Language: Persian
Source: In common use

Shamshir (شمشیر‎) is the general Persian word for sword. In the early period, it was used to describe double-edged straight swords. Today, it is still used to describe any kind of sword in Farsi, including European swords.1

Among collectors today, shamshir is mainly used to describe a deeply curved Persian sword with a narrow, wedge-shaped blade with a pointy tip.

The name consists of sham meaning "tail" or "nail" and shir meaning "lion". Some believe this was to describe the curve of the sword, but this is unlikely since the first use of the word described straight and not curved swords.


Met shamshir

A typical Persian shamshir blade. Mounted in north Indian (Lucknow) made mounts, in Persian form.
Blade dated A.H. 1162/A.D. 1748–49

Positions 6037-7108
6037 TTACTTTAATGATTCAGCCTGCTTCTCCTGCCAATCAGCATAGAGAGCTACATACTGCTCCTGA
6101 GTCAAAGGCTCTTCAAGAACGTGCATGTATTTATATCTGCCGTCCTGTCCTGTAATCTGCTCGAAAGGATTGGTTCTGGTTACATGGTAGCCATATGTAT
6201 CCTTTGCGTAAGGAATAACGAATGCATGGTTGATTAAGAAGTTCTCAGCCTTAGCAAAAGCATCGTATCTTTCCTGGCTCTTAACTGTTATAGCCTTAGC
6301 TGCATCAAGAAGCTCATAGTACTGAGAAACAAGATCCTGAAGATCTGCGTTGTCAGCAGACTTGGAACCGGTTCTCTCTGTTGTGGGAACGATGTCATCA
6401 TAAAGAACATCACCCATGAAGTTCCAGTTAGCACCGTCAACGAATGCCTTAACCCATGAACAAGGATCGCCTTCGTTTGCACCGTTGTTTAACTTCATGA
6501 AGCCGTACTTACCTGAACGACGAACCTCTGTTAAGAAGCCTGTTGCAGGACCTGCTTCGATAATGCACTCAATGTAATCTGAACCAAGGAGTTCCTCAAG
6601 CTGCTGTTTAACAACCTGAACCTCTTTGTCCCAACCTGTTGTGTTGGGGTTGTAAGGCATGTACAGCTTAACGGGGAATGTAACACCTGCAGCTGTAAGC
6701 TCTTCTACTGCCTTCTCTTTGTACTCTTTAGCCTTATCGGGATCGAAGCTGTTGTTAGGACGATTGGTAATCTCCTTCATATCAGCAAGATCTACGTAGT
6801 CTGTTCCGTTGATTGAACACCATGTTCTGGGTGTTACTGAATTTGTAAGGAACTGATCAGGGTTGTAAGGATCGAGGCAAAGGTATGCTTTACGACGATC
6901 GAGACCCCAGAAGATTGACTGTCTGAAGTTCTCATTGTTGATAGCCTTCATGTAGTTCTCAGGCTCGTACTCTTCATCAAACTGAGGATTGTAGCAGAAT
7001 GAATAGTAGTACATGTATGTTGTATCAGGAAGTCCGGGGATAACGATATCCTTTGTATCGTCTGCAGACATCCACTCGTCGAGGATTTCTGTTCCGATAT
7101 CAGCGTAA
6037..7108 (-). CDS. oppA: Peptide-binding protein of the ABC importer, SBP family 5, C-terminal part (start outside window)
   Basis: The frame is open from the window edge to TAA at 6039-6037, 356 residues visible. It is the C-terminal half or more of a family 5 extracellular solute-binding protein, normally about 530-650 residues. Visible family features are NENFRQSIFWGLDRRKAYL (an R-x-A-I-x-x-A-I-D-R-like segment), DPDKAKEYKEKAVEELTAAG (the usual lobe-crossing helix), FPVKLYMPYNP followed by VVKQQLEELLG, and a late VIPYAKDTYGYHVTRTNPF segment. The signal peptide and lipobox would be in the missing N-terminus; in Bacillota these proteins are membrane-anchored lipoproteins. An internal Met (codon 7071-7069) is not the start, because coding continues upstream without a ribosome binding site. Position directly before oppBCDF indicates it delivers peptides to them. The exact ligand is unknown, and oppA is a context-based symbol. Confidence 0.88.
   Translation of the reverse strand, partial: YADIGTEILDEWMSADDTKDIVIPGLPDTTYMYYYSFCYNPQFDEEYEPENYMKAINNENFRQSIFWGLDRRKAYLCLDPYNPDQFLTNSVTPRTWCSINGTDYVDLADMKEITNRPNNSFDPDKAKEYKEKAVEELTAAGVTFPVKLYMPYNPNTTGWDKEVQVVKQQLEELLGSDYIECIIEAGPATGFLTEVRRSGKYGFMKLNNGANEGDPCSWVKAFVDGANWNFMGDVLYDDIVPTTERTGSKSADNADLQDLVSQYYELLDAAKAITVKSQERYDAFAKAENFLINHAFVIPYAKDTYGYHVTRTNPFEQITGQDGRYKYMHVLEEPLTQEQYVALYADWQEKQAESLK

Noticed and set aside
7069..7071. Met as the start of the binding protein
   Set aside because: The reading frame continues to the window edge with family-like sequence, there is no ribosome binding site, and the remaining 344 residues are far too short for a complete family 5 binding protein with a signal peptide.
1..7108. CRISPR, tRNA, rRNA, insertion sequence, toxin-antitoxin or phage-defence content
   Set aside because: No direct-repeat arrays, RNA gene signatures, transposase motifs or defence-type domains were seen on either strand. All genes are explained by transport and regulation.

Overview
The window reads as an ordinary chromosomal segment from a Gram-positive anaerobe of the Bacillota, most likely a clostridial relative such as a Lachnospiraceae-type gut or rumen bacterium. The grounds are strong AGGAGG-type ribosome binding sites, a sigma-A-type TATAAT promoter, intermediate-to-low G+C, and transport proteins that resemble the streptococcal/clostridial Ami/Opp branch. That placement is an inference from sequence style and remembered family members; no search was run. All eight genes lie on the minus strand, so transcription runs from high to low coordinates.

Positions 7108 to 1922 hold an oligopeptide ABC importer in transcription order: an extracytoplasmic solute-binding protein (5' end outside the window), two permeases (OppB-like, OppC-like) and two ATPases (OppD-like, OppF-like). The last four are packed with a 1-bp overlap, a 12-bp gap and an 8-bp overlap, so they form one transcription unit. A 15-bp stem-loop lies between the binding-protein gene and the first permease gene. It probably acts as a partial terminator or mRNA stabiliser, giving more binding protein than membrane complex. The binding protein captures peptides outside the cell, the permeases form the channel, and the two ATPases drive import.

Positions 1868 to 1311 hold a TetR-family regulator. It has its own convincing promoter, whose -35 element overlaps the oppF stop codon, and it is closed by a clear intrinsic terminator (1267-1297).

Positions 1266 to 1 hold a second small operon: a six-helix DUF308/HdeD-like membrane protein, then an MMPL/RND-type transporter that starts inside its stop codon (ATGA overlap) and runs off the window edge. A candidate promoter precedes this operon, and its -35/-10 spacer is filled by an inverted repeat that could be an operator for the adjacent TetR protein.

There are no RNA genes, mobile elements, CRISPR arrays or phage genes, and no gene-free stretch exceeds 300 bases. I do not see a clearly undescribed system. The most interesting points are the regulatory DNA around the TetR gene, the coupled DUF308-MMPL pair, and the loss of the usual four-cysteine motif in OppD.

Metropolitan Museum, New York. Accession number 36.25.1304a, b.


1. Manouchehr Moshtagh Khorasani; Lexicon of Arms and Armor from Iran. Legat Verlag GmbH, Tübingen, 2010. Page 345-346.

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Chiseled with a rare type of decor on the base, and with two Islamic inscriptions.


With pierced mounts and velvet-covered scabbard.


Its scabbard with 12 pockets, with 10 of the items remaining.


In original condition and period finish. Some losses, no repairs.


A classic example with an older blade and timaha wood scabbard.


A very fine example with beautifully chiseled silver pommel plate.